Moreover, the mining methods used may have a serious impact on the natural environment, in particular water, since they involve a cyanide-based extraction process. The European Parliament resolution of 5 May 2010 on a general ban on the use of cyanide mining technologies in the European Union called for these methods to be banned by the end of 2011. The citizens' action group against the mine has also complained that the correct procedures for informing the public were not complied with and that no economic guarantee or commitment has been given to offset the inevitable impact that the mine will have”
1. Is the Commission aware of this situation?
2. Given that it involves a cyanide-based extraction process, does the Commission believe that this project complies with Community regulations?
3. What steps will the Commission take to ensure that this goldmine project complies with the procedures guaranteeing public information and transparency that are required under Community regulations?
The man in the expensive white car near the church didn’t want to comment that much was clear. I asked if he thought it would impact on the life of the people in Corcoesto: “It’ll be a bit noisier”, he said. Did he think that most people were for or against it?  “About equally based.”
The video from the Canadian Edgewater Exploration company on the environmental impact of the site goes further: in a poll of 2012 “80% of neighbouring municipalities welcome the project”. Neighbouring Municipalities, note; not people. The politicians want it, but the people don’t.

The video also states quite specifically that the life expectancy of the mine is 9 years. This is at odds with the 20 years also claimed by the mining company elsewhere.
In nearby Carballo, a town virtually created from wolfram mining through the 1950’s, a recent demonstration drew well over a thousand demonstrators from this tiny community.  This Sunday a much bigger "manifestación" is planned for Santiago de Compostela.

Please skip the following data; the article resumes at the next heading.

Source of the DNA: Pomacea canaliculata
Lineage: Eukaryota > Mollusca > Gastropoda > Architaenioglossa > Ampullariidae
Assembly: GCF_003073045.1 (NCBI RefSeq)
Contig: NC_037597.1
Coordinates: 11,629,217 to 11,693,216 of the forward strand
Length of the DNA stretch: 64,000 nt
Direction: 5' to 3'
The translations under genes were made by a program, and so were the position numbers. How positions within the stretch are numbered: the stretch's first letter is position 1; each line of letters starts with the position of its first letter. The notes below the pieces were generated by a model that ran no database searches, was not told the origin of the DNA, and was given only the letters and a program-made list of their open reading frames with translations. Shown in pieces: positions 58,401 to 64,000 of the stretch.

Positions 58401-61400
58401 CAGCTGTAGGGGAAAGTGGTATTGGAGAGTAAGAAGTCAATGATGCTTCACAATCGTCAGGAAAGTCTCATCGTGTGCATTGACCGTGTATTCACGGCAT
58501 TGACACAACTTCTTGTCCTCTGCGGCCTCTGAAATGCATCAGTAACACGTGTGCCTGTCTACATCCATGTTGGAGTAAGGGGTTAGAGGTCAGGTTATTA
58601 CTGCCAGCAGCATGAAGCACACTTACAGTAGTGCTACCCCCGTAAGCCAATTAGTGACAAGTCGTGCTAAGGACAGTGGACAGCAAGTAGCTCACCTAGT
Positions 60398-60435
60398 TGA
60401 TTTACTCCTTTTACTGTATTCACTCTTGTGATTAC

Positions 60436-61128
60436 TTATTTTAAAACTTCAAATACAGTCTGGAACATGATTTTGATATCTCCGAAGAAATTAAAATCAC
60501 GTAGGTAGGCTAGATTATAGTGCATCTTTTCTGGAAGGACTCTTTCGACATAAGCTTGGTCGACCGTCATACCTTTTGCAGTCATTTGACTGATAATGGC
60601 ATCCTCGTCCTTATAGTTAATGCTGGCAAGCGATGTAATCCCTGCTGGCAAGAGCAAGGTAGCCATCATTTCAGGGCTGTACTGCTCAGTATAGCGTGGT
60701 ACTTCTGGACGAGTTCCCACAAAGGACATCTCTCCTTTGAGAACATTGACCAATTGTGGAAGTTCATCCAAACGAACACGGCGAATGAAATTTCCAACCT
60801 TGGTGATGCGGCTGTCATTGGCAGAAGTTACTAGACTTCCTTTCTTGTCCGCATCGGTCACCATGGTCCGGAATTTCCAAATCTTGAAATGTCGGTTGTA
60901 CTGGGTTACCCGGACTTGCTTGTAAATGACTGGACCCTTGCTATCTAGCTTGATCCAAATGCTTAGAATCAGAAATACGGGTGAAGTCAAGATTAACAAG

I’ll be with them. Some things simply must be beyond money even in a country desperate for it. The price of gold can never equal the cost of what would be lost in Galicia forever.
“Soy contraminante!”


Sunday 10 March 2013

All Good Things Must Come to an End...

The title of this blog may be actually misleading. What comes to an end is always translated into a new beginning.

I have left this blog for far too long, writing instead mostly on Forums and Facebook. But it is a "thing of beauty" in its own way and I have decided that with a bit of reworking The Happy Heretic (that´s me) can continue to entertain and enlighten you every couple of weeks or so.
A LOT of water under bridges: the launch of the Spanish translation of St James Rooster (El Baculo de Santiago, Boveda, Nov. 2012)(Click for You Tube Book Trailer); the wonderful year we have had with The Little Fox House...86 pilgrims from 23 countries; a year for me now in Galicia following my dream of 13 years to open a Post-Camino Retreat near Muxia. 2012 was a year of promises, fear and sheer joy!
So where from here? Well, I am working right now on several projects: Foxy House for sure, plus ongoing research into The Dove and the Yellow Cross the third volume in The Camino Chronicles Series. I am also continuing my research into what I hope will be a non-fiction book about a man you might only meet in fiction: Manfred Gnädinger, the hermit of Camelle. I have a language school to mother and occasionally kiss better.
One thing you can be sure of is that what I write will not make everybody happy: the teacher of Plato was the "Gadfly" of Athens. He made people think and question their own presuppositions. He didn't do it by making everybody happy. Ultimately he died for it.
Hope you will be kinder to me that the citizens of Athens were to poor old Socrates.
More soon...
PS I can´t say I like this "new " Blogger. Can anyone tell me how I can "wrap" my text around the photo as I have always done???